Is Steve Jobs trying to protect Apple’s public relations image by deflecting negative PR attention towards himself?
As public relations crises go, Apple’s iPhone 4 launch is up there in second place behind BP’s oil leak.
The product launch has been besieged by negative press and PR coverage regarding the product’s aerial and connection.
Recently, many bloggers have focused on an email from Steve Jobs, in which he emailed a customer and allegedly said that the phone worked perfectly well and claimed customers are holding the handsets incorrectly.
Steve Jobs has a track record of replying to people personally by email, as illustrated by this Steve Jobs’ blog. As you can see, often his emails are short and terse.
Now, the latest public relations issue is revolving around whether these emails were real or fake.
This made me ask myself the question: is this email exchange an intentional PR tactic-come-stunt by Apple? It sounds like a crazy PR strategy to cook up a stink for your brand in this way. Or does it?
Are people now talking about the incredible failings of Apple’s New Product Development team, or is the focus on the crazy public relations style of Steve Jobs? Or, put more accurately, is Steve Jobs deflecting some of the negative attention away from the brand?
Engadget, Erictric, Gawker, 9 to 5 Mac, Mobility Site, Electronista, Gizmodo, everythingiCafe and Techcrunch have all published the email story. What is more, Steve Jobs’ email is the number two story on Techmeme and a top ten story on aggregator Popurls.com.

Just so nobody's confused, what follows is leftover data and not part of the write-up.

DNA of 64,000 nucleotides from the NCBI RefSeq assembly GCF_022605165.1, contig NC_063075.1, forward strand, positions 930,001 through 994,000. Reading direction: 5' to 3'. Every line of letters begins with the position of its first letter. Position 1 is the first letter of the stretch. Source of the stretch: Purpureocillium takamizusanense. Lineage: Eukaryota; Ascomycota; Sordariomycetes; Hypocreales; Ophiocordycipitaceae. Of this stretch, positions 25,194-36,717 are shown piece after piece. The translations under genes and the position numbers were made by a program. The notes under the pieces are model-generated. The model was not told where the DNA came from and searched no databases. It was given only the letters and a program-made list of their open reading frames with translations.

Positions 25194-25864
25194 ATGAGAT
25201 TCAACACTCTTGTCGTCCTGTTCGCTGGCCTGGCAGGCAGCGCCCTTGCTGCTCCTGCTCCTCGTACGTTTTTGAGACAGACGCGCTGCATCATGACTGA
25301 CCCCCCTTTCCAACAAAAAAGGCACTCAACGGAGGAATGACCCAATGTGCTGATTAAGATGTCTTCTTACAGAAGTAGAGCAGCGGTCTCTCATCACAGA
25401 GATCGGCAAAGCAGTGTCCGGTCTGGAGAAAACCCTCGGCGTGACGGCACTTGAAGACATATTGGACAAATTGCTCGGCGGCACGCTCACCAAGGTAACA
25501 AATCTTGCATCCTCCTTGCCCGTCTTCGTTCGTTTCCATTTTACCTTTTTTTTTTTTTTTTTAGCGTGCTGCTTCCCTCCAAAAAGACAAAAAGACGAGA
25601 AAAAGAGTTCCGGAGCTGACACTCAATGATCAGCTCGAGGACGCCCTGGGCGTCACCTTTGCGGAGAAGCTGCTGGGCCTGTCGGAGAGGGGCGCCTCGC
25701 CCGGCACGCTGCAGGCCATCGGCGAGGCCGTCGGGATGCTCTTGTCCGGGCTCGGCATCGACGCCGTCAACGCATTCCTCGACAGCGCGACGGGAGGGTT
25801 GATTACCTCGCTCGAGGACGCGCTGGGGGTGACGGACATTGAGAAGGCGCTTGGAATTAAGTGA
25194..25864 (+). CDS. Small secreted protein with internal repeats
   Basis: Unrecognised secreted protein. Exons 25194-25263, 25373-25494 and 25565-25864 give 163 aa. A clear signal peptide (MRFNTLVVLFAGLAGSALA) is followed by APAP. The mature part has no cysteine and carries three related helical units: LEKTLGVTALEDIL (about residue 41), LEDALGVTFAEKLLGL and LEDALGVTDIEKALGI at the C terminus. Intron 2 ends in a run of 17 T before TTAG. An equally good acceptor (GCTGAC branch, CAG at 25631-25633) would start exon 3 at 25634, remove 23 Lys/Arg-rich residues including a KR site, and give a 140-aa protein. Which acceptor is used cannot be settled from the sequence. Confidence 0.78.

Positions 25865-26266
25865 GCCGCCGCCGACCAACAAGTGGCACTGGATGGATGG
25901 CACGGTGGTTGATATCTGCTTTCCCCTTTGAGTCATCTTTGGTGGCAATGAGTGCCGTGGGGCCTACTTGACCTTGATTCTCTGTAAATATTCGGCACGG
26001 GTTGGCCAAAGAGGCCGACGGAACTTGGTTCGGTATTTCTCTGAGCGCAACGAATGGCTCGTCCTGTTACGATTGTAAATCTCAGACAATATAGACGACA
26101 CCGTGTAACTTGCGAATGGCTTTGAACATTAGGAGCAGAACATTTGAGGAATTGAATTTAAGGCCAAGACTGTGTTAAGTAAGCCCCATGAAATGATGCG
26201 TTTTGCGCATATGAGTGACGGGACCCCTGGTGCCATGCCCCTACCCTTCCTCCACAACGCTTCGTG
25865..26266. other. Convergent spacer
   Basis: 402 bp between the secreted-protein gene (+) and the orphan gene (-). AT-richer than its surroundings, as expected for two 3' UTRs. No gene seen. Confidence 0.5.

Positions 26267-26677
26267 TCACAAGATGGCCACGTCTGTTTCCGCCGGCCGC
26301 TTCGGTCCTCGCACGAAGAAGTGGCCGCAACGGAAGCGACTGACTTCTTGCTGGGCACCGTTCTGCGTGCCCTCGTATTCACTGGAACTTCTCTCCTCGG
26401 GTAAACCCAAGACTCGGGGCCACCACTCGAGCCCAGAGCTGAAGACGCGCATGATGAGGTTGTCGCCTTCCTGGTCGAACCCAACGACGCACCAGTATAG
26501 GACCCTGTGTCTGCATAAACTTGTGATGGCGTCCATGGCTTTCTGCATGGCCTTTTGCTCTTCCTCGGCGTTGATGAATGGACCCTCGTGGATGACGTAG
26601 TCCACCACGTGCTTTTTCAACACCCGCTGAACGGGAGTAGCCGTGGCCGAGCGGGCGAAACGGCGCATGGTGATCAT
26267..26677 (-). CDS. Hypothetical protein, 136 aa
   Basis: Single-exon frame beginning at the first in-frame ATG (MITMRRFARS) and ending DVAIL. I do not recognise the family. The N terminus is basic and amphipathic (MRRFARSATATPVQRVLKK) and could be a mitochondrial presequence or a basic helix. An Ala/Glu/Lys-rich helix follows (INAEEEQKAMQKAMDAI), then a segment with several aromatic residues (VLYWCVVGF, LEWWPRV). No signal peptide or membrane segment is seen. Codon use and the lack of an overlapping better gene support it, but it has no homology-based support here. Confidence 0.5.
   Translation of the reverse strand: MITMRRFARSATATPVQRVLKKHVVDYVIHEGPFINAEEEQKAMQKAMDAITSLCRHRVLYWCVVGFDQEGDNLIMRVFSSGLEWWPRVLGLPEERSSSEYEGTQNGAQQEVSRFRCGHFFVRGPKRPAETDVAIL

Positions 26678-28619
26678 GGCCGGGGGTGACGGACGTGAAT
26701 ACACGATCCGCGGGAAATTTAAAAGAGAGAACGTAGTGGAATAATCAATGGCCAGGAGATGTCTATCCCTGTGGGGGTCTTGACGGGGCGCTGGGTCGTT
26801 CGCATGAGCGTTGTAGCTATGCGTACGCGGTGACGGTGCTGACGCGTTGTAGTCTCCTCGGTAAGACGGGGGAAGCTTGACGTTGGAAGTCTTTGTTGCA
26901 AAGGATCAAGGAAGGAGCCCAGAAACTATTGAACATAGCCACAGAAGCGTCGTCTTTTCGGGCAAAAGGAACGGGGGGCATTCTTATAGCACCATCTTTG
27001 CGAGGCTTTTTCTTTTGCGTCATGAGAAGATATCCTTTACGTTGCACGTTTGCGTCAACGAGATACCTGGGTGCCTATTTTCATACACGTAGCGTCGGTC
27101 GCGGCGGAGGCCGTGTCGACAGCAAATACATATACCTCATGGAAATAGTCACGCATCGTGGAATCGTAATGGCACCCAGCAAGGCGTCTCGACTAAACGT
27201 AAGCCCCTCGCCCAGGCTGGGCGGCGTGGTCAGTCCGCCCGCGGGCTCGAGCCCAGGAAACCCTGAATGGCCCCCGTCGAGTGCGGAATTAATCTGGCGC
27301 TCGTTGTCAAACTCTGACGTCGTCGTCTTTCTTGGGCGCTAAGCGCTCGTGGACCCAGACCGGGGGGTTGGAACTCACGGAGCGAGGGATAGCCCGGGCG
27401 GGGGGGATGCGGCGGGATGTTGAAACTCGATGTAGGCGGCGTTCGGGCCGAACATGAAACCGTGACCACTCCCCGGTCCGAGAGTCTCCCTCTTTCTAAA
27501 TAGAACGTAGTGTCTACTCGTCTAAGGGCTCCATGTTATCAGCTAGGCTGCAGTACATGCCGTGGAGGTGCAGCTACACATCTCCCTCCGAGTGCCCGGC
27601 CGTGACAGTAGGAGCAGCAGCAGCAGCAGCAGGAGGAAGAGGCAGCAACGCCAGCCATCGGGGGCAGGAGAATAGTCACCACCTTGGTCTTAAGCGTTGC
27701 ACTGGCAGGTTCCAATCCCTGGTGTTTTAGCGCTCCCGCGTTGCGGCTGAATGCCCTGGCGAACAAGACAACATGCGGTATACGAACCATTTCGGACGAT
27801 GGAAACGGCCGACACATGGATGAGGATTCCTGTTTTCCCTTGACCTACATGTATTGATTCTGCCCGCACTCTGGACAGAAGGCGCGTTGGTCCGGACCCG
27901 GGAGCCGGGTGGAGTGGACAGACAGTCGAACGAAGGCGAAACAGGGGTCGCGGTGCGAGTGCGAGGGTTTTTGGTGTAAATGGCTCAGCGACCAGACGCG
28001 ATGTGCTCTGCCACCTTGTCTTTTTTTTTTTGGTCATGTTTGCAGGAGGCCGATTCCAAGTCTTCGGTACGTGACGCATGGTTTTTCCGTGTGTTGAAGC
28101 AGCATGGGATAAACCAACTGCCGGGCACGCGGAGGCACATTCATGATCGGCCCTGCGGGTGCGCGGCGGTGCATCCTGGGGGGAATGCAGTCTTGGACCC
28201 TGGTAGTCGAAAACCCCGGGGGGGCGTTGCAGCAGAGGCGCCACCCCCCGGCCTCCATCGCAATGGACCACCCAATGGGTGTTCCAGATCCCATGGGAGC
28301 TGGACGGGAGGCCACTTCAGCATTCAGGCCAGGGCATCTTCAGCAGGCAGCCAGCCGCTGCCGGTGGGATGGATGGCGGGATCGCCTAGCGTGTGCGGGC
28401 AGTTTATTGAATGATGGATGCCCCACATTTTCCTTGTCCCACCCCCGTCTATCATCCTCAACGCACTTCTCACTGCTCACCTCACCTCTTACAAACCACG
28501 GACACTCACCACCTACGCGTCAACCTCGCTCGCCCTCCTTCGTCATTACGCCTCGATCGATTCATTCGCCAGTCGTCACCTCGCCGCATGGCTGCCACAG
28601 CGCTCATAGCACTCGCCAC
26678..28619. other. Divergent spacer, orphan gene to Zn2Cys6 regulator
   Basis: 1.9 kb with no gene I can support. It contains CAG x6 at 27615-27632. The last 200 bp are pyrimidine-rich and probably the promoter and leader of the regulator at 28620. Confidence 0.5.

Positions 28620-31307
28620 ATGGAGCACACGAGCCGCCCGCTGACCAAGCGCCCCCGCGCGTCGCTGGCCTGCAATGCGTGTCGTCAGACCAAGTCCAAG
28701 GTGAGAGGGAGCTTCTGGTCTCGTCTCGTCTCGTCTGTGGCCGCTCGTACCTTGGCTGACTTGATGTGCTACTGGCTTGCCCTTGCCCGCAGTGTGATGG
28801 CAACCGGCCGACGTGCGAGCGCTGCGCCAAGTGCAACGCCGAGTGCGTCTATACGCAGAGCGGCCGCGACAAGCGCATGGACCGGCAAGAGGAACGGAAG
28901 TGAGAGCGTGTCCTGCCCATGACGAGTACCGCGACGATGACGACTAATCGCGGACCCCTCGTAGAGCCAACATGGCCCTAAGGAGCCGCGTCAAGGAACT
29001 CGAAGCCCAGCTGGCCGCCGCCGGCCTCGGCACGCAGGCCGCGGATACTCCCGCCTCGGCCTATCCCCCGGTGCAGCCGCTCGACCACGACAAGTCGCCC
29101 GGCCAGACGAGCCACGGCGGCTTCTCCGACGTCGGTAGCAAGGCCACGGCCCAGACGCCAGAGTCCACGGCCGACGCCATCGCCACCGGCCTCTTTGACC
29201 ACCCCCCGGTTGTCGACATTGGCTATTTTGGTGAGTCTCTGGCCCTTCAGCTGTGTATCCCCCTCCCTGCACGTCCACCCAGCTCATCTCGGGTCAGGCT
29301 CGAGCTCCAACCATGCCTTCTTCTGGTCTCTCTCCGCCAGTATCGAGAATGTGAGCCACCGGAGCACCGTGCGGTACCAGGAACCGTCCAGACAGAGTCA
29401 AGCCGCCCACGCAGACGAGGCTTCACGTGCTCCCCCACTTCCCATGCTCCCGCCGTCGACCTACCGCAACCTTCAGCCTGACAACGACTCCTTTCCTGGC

There are other famous examples of this tactic working to great effect. Sir Alex Ferguson, the Manchester United manager, is also expert at this type of crisis management.
When his team is in trouble, he will pick a crazy fight with a referee, another club manager etc, just to take the heat off the team. Just read a few of these perfectly executed PR and press sound bites if you don’t believe me.
It wouldn’t surprise me if this was what Tony Hayward at BP was trying to do in the US (but badly). Most CEOs have shares in the business, and the last thing they want to see is their investment being hit.
If push comes to shove, a CEO can get another job fairly easily. Of greater importance to them is the value of the business and the return to their shareholders.
It is very easy to measure PR sentiment and other public relations objectives, like public opinion and a move like this can be carefully stage managed.
A large corporate like Apple can control their PR communications in many ways and a brave CEO won’t mind taking a bullet for the corporation, as long as it’s not a terminal blow.Tags: Apple, BP, Crisis, pr, Public Relations, Steve Jobs Posted by